The new discount carrier is on the move, as its executives relocate and it establishes its own identity serving smaller cities that are below the radar of the big carriers.
flydubai is charting its own path to success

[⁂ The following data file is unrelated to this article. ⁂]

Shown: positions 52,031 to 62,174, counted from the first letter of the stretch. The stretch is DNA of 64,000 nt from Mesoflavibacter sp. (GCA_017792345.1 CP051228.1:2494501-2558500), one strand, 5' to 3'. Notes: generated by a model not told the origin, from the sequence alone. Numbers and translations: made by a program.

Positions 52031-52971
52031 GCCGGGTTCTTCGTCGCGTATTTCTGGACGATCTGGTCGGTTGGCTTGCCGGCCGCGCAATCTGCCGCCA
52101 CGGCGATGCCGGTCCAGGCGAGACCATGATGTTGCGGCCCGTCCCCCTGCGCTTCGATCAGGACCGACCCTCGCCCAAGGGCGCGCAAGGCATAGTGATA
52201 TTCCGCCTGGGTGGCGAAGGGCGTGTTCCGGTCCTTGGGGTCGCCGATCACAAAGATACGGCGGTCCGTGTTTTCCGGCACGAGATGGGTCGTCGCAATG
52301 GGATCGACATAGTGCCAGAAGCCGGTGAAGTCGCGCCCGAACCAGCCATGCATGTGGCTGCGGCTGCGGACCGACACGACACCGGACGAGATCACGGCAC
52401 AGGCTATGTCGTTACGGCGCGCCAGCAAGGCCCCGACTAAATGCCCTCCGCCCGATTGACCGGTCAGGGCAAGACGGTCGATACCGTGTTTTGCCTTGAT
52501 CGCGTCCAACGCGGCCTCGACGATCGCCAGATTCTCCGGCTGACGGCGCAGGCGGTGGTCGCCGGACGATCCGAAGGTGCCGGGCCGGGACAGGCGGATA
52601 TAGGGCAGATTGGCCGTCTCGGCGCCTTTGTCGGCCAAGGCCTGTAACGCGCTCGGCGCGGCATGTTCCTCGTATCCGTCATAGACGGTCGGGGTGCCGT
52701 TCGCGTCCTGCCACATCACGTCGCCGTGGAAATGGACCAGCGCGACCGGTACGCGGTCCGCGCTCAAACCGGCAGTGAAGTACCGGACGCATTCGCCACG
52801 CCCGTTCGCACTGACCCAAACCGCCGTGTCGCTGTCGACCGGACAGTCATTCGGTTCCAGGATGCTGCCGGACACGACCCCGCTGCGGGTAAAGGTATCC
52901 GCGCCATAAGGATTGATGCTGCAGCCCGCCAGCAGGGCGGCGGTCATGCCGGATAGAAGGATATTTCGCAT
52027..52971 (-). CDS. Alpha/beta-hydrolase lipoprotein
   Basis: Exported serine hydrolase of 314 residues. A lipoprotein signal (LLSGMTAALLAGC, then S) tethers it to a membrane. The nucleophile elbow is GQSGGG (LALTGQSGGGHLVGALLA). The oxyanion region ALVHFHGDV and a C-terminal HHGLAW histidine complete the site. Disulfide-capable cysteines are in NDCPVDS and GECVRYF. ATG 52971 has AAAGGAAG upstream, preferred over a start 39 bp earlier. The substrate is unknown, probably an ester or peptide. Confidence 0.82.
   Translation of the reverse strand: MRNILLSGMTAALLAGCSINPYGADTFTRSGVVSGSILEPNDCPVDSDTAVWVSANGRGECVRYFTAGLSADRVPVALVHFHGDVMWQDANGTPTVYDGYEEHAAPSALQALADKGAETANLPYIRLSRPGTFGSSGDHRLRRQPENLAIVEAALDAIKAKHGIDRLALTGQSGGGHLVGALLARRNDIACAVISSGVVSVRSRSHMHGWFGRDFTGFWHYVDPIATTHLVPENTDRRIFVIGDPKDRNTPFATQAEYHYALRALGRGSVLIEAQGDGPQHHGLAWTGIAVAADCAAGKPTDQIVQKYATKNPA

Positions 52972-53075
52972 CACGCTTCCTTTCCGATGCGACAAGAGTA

This month, executives of flydubai will complete their move from spacious digs at the Emirates Group headquarters and begin a new phase for the budget airline at a more humble building close to Terminal 2, the hub for many budget flights to the Indian subcontinent and Iran. This relocation is in line with the carrier's no-frills business model and marks the cutting of many ties to Emirates Airline. Dubai had wanted to start a low-cost airline for some time, but did not have sufficient capacity at Dubai International Airport, according to Ghaith al Ghaith, flydubai's chief executive. When Emirates began preparations to move its network over to Terminal 3 last year, which would free up space at the airport's other terminals, the opportunity for a new carrier finally opened up. From those early days, it was clear flydubai needed to forge its own culture and identity. "From day one, we made a decision that there would be no link with Emirates," Mr al Ghaith has said. However, Dubai did rely heavily on Emirates's considerable experience to launch the new carrier. When the start-up was announced by a Dubai Emiri decree last March, it was stated that Emirates would "support" the new company to get off the ground and it was not long before its first executives were working out of Emirates new headquarters. As well, both airlines have the same chairman, Sheikh Ahmed bin Saeed, the central figure in Dubai's aviation industry. In addition, Mr al Ghaith had been one of highest ranking Emirates executives until he was tapped to head the budget airline. Flydubai's founders had a number of potential models to study. Southwest Airlines in the US has largely bucked the downturn and recorded profits, while Ireland-based Ryanair is the world's largest international airline by traffic, having carried 49 million passengers last year. Still, the start-up wanted to find its own way. "We've always said we want to be the flydubai of Dubai," Mr al Ghaith says. Now that the airline has been flying for three months, it is clear flydubai is indeed charting its own course. Everything from the airline's route network, fare structure product, culture as well as its look and feel are being created in-house. The airline is a relative latecomer to the region's budget airline market, after Air Arabia brought cheaper aviation to the Middle East in 2003 and Jazeera Airways launched in Kuwait two years later. For its part, flydubai is a classic lean-and-mean budget airline, using just one aircraft type, the Boeing 737-800, to reduce maintenance and training costs. Unlike Jazeera or Air Arabia, it does not allow free check-in baggage and luggage fees are a source of revenue. It also wants to be the first airline to eliminate check-in desks, with passengers eventually printing their own e-tickets and heading straight to security. It has also eschewed the top-heavy corporate structure of full-service airlines, with their extended list of senior vice presidents. The airline has a small but growing executive team without the corporate titles. Its third employee hired, for example, is in charge of customer experience and inflight product development but only goes by the title of manager. Despite its focus on frugality, flydubai is trying to leave its mark on the industry. Small flourishes include a colourful cabin design to make budget travel less drab, with two-toned food trays as well as operating the only aircraft with an orange recline button. To do away with plastic, it uses paper packaging for the sandwich wraps sold in flight, and these hot snacks require no utensils. Perhaps most importantly, flydubai's seats offer two more inches of legroom than other airlines. It accomplished this by moving up the seat's magazine above the food tray, freeing up the lower back of the seat. And flydubai's ultra-thin seats are made of carbon fibre and weigh about 12.5 kilograms. That is less than the average airline seat, which saves flydubai more than US$100,000 (Dh367,300) a year per aircraft on fuel costs according to a back-of-the-envelope calculation by flydubai executives. After launching a few initial routes to serve UAE workers from Syria, Egypt and Lebanon, a new strategy is beginning to unfold. With its latest route to Djibouti, flydubai is showing it is not just following Air Arabia's network but is targeting cities that would be considered too small to be viable for the wide-bodied aircraft of Emirates or the other big airlines. Although flydubai suffered a setback when it recently postponed the launch of its India flights, the subcontinent features prominently in its plans, as will the GCC. Longer term, it is looking to Iraq, Iran and Africa. The emphasis on smaller cities, especially outside of India, will help reshape some views of the airline and its ambitions. Some analysts had suggested that Dubai was launching flydubai to protect Emirates from Air Arabia's success in serving India, even if it meant diminishing demand for Emirates. "Emirates Airline's market share in the Middle East-India traffic stands at 24.4 per cent and we suspect the group is introducing an affiliated [low-cost carrier] to cannibalise its own sales, rather than losing the market share to Air Arabia," EFG-Hermes said in a report. "Emirates Airline could be the main loser as flydubai could take significant market share, especially given that it will operate out of Dubai," it said. But as it launches connections to new and untapped destinations, it is becoming clear that flydubai is no longer under Emirate's wing. Flydubai may aspire to be as successful as its big sister, but will do so in its own way. email@example.com